Issue XXIV: Does Rural Nostalgia inhibit Texas from addressing its Urban Needs?

21 Mar

“Edwards is just now climbing down out of the trees.  He’s way ahead of some of his people, but what he doesn’t know is that most of us came into town one Saturday a few years ago and stayed… We’re urban, by God.  All of a sudden the people in the metropolitan areas outnumber the rednecks… They come into town – they buy little houses and color television and Volkswagen cars.  Edwards is still pitching to the Church of Christers and the pickup truck crowd.” – Governor Fenstemaker in The Gay Place

Almost fifty years ago, Billy Lee Brammer opined that rural politicians in the Legislature were holding back the modernization of the state in his classic novel about Texas politics. Governor Arthur Fenstemaker (a thinly-disguised clone of Lyndon Baines Johnson) astutely plays both the liberals and the conservatives for the largely progressive goals of hospital construction and increasing school funding, mixing politics with passion and compromise with conviction. Brammer, a former Johnson aide, saw in his former boss an ability to extract large contributions and promises from the wealthy while doing what he wanted to do anyway to push Texas into the twentieth century. LBJ defeated a living legend, cowboy-governor Coke Stevenson, in the historic 1948 U.S. Senate race using modern media, targeting urban voters, and stealing votes. It was only logical that his alter-ego Governor Fenstemaker would proclaim the coming end of rural “reactionary” rule1.

But Brammer had it wrong; we still celebrate and cling to our rural heritage and mythology despite our Census numbers2. Texas has three of the largest cities in the United States and is one of the most urbanized states in the country. Houston is second to New York in corporate headquarters and has the biggest medical center in the world. We are one of the few majority-minority states. Yet we are most famous for Anglo cowboy folk culture and a recent president who proudly called Midland, Texas his hometown.

Our political culture, as far as I have observed in Austin, has not yet moved to embrace our urban reality of underfunded schools, mental health needs, pollution, drug abuse, crime, and our huge uninsured population. Thick Texas accents still dominate the speech of our part-time Legislature. But is accepting our urban nature and moving to a full-time, annual, proactive big-government Legislature really the solution?

In an address to a local chamber of commerce, Senator Hegar proudly stated that Texas is one of only four or five states that meets biennially. “Unlike New York and California, we have a part-time Legislature. And the point of the system is to prevent us from passing laws and expanding government,” he said. A trained lawyer who returned to farming because law did not interest him, he perhaps best represented this urban to rural mindset. Senator Hegar also pointed out that New York and California, the two states most similar to us in demographically, are in a budget crisis. Our limited government mentality made us one of only five states with a budget surplus (the others being the small, energy-rich states of Idaho, North Dakota, Alaska, and Montana). “I am glad I don’t have to deal with a $40 billion shortfall like California legislators did,” he reminded the audience.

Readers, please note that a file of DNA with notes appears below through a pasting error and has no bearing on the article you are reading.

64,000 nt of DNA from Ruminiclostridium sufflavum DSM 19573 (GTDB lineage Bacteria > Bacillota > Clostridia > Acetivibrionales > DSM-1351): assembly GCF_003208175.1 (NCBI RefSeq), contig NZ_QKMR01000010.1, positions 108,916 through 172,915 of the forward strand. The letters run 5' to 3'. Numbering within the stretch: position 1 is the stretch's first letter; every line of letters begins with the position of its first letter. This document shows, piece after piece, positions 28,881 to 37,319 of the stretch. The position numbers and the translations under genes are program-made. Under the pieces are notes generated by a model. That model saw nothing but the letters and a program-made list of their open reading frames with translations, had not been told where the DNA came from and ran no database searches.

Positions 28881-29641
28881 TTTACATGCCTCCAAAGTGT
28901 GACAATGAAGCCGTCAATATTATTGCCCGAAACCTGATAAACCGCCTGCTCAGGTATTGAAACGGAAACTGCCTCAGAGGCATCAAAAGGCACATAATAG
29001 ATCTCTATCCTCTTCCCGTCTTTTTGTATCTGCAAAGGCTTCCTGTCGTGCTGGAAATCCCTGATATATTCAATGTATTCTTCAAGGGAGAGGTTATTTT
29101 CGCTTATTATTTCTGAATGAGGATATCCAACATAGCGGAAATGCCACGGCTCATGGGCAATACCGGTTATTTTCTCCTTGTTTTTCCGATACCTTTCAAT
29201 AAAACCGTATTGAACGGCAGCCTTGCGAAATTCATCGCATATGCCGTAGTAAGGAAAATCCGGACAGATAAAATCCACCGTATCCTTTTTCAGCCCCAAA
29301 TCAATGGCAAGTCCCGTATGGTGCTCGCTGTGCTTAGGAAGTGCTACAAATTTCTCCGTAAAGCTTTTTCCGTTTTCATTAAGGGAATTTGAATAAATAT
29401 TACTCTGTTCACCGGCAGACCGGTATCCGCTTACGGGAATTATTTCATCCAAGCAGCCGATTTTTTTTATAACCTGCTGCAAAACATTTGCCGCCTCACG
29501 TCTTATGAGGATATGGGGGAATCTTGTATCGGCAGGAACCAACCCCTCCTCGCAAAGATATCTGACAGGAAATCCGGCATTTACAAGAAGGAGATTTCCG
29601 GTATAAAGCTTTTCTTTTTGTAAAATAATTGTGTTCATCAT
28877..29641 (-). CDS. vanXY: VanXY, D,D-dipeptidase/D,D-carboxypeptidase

Representative Zerwas pointed out to me that Texas is only growing so much faster than the nation as a whole because have been having so much job growth. A popular statistic bandied around Austin was that “70% of job growth” in the United States in recent years was in Texas. Might our “pro-business” and “limited government” regulatory environment be the key to this job growth?

But everyone knows the population explosion is in cities and almost everyone wants the state to regulate businesses like insurance fairly. A comical demonstration of a rural mentality outstaying the reality on the ground was Representative Bill Callegari’s complaint that Katy subdivision sprawl has been encroaching closer and closer towards his farm and “if it weren’t for the recession, they’d probably be across the street from my house.” He clearly represented an urban/suburban district but came from a generation almost farfetched from the daily life of his constituents.

I do not think that these country politicians are bad people or even bad representatives of their districts. And I do not think that a rural politician is incapable of understanding or moving forward on Texas’s real urban needs like mental health funding. But I do think a wide-open spaces cowboy mentality does honestly prevent us from moving forward if we pretend our state is something that is not, and perhaps never was. Should we limit our future to a mythic history conjured up by University of Texas historian Walter Prescott Webb over seventy years ago?

This may soon change: our state’s biggest political dramas involve the overthrow of a small town West Texas businessman as Speaker of the House and the pending gubernatorial primary between the urban Kay Bailey Hutchison and rancher Rick Perry. With the former conflict resolved in the favor of a San Antonio businessman, it may be that a mindset shift is pending in the new millennium. In the end, that change will have to come from the public at large and when they ratify that change at the ballot box.


  1. Caro, Robert. Means of Ascent: The Years of Lyndon Johnson. New York: Vintage 1991.

  2. Ennis, Michael. “No Hat, No Cattle.” Texas Monthly January 2005.

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